As many of you know, within the first year of a loved one passing, certain holidays, anniversaries, or special days can trigger more additional grief or sorrow.
September 16th is that day for me.
Today would have been my dad’s 75th birthday. My brother, Troy, who shares the same birthday, would have been 43 years old.
Having passed away less than five weeks apart and less than ten months ago, this is the first birthday that I won’t be calling Dad to wish him a “Happy Birthday!”
Remembering the Good Times
I’ve continually prayed over this post and how I would address it. Honestly, my first draft was full of anger and grief. We are still uncovering evidence of what took place before my dad’s death. My brother lived with my dad, and the one thing about living with an addict is that they leave evidence of notes, texts, and drug paraphernalia in all areas of a house. I was able to piece together the full story of what occurred without ever hearing a first-person account.
After writing the first draft, I realized that it’s not the right time for it. The story of what happened needs to come out, and it will, but now is not the time.
So, instead, I will focus on the good times before the downfall.
Growing up, I remember my dad being a hard worker. Due to our opposite work and school schedules, I often wouldn’t see my dad until the weekends. And yes, we lived in the same home. Dad loved to garden and took pride in his gardening. From sweet corn to potatoes (he once had his photo in the local newspaper because he grew larger than life potatoes!) to tomatoes, he raised it all. He would produce the hottest peppers on earth and not flinch when he ate them. I quickly learned that when my dad said, “Here Miss, try this, it’s not hot at all,” not to try it because I would be feeling the side effects for a week!
My dad was an amazing grandpa to Grant and Connor. Dad always had a little orneriness to him, and I can see that in both of my boys, especially Connor. When all three were together, laughter would ensue. From playing basketball with Connor – and unsuccessfully completing a layup, to telling Grant stories of life on the farm and in the army, the three of them formed a strong bond.
Almost five years younger than me, my brother Troy irritated me to no end at times. Legend has it that when my mom went to the hospital to deliver Troy, I told her it better be a brother, or don’t bother coming home. From the moment he came home from the hospital, he was the little brother that I looked after.
As Troy got older, things were a little rough for him. I remember my dad saying, “Troy gets along best with children and the elderly.” Meaning he was having trouble getting along with his peers, and he dropped out of high school. Throughout the years, he got married and helped raise his step-daughter. He was “Uncle Toe” to my boys. He was one of the first visitors to see Grant after he was born. My stepson, Nick, would spend the weekends at his house. He was an amazing uncle!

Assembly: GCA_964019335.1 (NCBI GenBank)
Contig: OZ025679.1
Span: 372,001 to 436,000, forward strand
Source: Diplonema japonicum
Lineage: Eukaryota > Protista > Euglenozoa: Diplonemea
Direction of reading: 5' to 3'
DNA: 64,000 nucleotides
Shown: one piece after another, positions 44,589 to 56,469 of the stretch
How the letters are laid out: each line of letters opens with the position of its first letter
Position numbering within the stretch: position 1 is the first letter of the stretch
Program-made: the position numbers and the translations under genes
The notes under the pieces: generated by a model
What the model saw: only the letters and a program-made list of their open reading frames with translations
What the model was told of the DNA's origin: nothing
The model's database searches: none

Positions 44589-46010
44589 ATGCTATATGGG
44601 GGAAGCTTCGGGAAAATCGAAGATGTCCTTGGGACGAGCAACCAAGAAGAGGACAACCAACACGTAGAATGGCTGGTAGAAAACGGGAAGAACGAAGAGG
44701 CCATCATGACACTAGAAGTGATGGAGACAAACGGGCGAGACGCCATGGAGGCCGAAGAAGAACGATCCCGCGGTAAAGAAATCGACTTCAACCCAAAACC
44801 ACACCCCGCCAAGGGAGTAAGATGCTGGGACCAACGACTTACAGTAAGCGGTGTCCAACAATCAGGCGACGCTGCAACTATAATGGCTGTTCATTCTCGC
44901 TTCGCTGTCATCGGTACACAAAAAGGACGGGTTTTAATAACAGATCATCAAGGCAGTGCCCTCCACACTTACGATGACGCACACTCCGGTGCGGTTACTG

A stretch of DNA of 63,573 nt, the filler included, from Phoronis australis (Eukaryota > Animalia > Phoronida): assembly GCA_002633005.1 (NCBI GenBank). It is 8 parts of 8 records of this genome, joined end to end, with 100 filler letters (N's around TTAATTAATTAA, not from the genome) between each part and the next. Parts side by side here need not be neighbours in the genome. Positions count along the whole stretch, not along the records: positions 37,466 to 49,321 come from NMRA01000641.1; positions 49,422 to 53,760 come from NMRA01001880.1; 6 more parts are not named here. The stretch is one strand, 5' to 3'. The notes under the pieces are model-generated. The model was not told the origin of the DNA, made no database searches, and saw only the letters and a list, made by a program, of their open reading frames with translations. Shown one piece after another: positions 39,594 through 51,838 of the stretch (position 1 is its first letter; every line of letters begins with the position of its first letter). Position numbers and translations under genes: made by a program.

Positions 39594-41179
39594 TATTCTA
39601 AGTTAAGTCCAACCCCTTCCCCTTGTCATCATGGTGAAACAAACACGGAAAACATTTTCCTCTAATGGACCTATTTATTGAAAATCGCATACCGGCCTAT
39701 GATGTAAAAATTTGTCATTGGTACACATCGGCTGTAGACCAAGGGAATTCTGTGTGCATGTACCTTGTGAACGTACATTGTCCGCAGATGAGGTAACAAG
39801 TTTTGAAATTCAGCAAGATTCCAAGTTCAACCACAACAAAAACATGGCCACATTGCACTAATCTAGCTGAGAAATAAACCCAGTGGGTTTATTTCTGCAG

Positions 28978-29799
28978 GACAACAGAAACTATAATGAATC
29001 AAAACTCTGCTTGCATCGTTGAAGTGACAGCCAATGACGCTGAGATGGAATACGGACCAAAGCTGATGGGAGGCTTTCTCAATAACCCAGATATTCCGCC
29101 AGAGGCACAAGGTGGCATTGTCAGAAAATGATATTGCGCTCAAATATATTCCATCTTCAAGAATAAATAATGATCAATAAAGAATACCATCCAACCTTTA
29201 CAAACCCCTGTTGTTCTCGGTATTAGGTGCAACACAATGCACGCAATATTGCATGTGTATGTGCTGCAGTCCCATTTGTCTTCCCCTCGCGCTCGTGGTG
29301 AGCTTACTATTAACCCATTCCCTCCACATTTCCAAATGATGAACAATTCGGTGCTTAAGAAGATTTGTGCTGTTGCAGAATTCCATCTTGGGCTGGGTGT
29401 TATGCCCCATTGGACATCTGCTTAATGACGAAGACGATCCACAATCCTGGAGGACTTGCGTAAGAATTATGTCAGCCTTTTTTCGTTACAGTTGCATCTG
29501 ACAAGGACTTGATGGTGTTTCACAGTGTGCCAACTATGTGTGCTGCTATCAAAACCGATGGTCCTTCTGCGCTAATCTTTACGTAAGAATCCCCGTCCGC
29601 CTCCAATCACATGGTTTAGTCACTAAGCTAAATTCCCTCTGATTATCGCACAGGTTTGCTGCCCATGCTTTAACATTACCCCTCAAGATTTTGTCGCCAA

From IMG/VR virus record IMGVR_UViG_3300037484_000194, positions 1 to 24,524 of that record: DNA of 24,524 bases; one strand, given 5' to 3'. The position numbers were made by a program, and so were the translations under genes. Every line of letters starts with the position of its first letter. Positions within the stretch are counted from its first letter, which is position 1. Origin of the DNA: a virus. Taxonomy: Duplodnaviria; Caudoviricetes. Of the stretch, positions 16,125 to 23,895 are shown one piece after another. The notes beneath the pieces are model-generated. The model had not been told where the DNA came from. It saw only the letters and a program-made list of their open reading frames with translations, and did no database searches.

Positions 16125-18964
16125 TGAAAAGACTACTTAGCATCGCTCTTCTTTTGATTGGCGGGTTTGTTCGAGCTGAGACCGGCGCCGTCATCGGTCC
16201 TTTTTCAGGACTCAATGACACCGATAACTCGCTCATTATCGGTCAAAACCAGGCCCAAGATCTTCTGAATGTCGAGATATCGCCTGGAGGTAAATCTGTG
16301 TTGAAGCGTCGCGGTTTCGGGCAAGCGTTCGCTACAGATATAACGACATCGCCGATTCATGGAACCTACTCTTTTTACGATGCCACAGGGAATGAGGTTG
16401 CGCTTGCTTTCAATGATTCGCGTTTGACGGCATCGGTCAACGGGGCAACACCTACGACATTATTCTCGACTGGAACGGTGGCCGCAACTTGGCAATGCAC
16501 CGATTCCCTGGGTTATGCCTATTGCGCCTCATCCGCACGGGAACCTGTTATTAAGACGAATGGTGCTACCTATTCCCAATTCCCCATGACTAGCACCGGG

I’m not sure at what point drugs consumed his life. What started out as a habit of smoking pot in high school turned in to a full-blown heroin and cocaine addiction in his adult years. His use ramped up after our mom passed away. The need for a fix became a full-time job, without a thought of who he was hurting in the process.
Troy stole from major retail stores and was arrested for drug possession numerous times. He had my dad ask for money from just about every family member and neighbor with the excuse that he had a medical condition, and his doctor would only take cash. His arrest sheet can cover the length of my house.
Everyone could see what was happening in Troy’s life except for one person, our dad. Troy and Dad were very close, and no matter how many times another family member or I would try and talk to my dad about Troy, no one could get through to him. Either in denial or refusing to believe what was happening right in front of him, Dad believed every lie that Troy told him.
I truly believe that deep inside, Troy yearned for a clean life. He once told me that while he was in prison, he accepted Christ as his Savior. I pray that he was telling me the truth.
The last time that I spoke to my brother was on Thanksgiving 2018. Having just got out of prison again; he promised me that he would be living a life free of drugs. He was going to get a job and help dad out. With every fiber of my being, I desperately wanted to believe him. My mind said that he was going to make good on his promise; however, my heart told me he would be going back to his old ways.
My heart was right.
Finally at Peace
While it hurts that I cannot physically talk with Dad and Troy today, I find comfort in knowing that they are finally at peace. No more pain. No more drugs. No more financial stress. Just Peace.
Happy 75th and 43rd birthday, Dad and Troy. I love you, and I miss you!
Resources to Download
Verses to Pray: 31 Days of Prayer for Students, Parents, Teachers, and Staff at Our Schools
Now more than ever, our schools need our prayers! I’ve created this guide for you to pray daily for our students, parent, teachers, and staff. Please click here to download this free resource.
My Identity: A Five-Day Devotional to Remind You of Who You Are in Christ.
In the rush of life, we often forget our true identities, our identity in Christ. In this devotional, you will be reminded that you are forgiven, free, loved, redeemed, and seated. Click here to download.